What is wheel alignment and why do you need it

Tires can be nudged out of alignment by accidentally hitting them against objects such as curbs and parking blocks, or by catching a center cement divider while making a miscalculated turn. Once a tire is out of alignment, its orientation on the vehicle is slightly off-center. Wheel alignment, in general, in seeking to get the tires on your car as perpendicular to the ground and parallel to each other as possible can correct this malposition. It is an adjustment an auto shop can make on a vehicle to ensure the tires are calibrated to point straight ahead.
The inclusive term ‘wheel alignment’ involves three main measurements — caster, camber, and toe. These measurements have standards that a technician uses as targets of adjustment. In other words, get as close as you can to the right measurement. Here, we’ll discuss these three measurements one by one.
The most widely discussed and controversial of the three elements is camber. Camber is the tilting of the wheels from the vertical when viewed from the front of the vehicle. Camber angle is the measure in degrees of the difference between the wheels vertical alignment perpendicular to the surface. The camber is positive when the wheel tilts outward at the top, if the wheel tilts inward, the camber angle is negative. Camber settings influence the directional control and the tire wear. Both positive and negative camber will lead to the wear of tires and suspension parts.
Perhaps the easiest concept to visualize is toe. Toe is a measurement of how much the front and/or rear wheels are turned in or out from a straight-ahead position from a top-down view – much like looking down at your toes and angling them inward or outward. Just like camber angle, the toe is negative when the wheel is turned in, otherwise, it is positive. The purpose of toe is to ensure that the wheels roll parallel. Improper toe adjustment will cause premature tire wear and cause steering instability.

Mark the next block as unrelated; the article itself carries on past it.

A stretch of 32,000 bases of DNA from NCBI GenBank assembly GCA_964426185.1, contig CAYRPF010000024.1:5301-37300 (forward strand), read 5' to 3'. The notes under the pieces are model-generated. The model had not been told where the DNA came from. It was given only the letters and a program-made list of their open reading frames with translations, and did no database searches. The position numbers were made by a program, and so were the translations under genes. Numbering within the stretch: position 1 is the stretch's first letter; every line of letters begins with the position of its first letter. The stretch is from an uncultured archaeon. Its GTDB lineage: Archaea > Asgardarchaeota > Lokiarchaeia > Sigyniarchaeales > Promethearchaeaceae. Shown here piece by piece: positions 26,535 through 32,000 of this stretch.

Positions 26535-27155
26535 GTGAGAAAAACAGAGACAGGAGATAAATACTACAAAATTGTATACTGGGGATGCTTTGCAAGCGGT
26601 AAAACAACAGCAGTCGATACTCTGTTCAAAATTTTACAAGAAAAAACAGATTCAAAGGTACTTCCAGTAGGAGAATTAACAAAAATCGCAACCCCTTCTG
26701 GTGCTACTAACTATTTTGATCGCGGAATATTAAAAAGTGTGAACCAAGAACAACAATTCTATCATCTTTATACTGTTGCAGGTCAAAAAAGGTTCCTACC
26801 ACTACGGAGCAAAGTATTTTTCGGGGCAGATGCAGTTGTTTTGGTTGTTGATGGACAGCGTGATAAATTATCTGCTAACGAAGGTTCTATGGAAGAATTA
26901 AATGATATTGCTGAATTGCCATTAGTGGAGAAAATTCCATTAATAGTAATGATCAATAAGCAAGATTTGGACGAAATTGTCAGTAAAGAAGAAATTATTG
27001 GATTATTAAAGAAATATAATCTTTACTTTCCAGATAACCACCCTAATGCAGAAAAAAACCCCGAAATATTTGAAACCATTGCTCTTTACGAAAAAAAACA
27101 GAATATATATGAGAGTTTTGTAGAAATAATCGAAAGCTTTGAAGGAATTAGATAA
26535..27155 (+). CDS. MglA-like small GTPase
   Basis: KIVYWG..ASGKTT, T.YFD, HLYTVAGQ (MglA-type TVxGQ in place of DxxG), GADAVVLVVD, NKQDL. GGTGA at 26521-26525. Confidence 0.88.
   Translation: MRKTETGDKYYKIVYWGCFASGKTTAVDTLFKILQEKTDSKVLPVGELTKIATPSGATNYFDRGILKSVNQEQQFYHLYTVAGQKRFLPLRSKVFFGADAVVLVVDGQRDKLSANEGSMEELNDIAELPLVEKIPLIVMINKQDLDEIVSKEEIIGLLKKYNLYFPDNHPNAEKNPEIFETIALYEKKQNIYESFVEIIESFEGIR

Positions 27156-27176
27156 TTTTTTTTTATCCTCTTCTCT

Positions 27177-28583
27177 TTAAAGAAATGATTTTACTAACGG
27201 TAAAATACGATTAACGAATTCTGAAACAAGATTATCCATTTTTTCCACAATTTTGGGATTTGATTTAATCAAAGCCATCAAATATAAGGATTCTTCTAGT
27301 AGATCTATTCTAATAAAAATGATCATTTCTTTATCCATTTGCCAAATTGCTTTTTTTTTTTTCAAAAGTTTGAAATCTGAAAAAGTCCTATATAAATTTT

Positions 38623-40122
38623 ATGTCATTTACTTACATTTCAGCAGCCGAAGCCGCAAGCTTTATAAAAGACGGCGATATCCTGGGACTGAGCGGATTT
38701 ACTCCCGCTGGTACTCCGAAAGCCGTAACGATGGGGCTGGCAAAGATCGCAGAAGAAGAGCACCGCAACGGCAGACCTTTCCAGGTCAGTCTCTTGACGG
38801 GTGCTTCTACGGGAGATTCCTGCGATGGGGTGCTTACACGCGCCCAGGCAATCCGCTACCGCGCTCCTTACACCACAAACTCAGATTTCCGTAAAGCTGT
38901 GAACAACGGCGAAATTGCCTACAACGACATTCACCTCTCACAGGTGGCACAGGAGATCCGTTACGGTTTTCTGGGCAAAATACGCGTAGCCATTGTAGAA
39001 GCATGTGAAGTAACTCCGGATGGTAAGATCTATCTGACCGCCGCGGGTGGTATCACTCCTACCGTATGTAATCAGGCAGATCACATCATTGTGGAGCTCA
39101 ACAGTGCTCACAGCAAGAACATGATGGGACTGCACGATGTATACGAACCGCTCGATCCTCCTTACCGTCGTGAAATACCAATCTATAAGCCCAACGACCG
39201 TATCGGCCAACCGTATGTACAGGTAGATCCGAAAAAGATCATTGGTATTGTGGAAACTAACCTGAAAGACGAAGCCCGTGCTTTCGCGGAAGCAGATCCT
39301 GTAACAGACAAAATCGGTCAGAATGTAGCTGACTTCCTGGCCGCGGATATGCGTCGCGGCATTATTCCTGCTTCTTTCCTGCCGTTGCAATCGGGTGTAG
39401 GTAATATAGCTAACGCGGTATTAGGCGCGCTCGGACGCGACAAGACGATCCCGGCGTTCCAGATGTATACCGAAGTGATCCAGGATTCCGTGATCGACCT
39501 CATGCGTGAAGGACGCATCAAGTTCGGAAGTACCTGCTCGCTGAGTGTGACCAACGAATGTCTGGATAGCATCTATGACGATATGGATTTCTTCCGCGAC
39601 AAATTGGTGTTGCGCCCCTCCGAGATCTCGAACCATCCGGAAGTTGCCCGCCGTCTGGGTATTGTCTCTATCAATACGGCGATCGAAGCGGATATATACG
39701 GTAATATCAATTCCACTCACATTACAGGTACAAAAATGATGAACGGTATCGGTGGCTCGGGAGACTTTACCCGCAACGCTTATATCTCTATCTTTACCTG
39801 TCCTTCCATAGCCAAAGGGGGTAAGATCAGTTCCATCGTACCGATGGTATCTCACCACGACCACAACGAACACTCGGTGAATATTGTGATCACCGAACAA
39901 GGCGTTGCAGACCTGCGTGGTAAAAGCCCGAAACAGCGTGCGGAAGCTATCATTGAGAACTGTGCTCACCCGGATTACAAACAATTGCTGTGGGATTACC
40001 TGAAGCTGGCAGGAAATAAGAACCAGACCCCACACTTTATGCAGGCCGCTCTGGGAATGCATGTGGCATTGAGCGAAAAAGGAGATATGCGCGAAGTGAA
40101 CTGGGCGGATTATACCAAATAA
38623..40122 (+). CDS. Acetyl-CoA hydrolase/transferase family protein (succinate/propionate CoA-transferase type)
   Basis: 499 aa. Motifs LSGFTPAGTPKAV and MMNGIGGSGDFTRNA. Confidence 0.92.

Caster is a bit harder to conceptualize. It’s defined as the angle created by the steering pivot point from the front to back of the vehicle. A backward tilt is positive and a forward tilt is negative. Caster influences directional control of the steering and is affected by the vehicle height. So, overloading the vehicle or a weak or sagging rear spring will affect caster.
Vehicles are designed with manufacturer’s settings for a reason. Countless hours of research and development go into designing suspension components and typically those numbers are the best to go with. It is just like the result if you gave an Olympic long-distance runner two different types of athletic shoes to run his next race. Chances are his performance would suffer. The same can be said about your car’s driving potential if its alignment isn’t correctly positioned-You may end with either an expensive or dangerous driving. If your alignment isn’t correct, the car will react differently to than the manufacturer intended and the more time you drive your misaligned vehicle, the more damage you’ll do to the suspension and steering components. In addition, it’ll result in premature tire wear and decreased gas mileage. Moreover, driving a vehicle without proper alignment poses threats to driving safety. A car that is out of alignment can pull or drift away from a straight road, resulting in a possibly fatal situation. Also excessive tire wear can lead to tire blow-outs and poor traction, which also has potentially disastrous consequences.
After wheel alignment, you’d better to re-calibrate your SAS. If you encounter any trouble with the steering system, don’t be annoyed, with MaxiCheck Pro at hand, all problems can be diagnosed easily and quickly. It can either works as a single application tool or in conjunction with all wheel alignment systems to save both money and time. For more information, please browse our website www.autointhebox.com or click the product image below directly.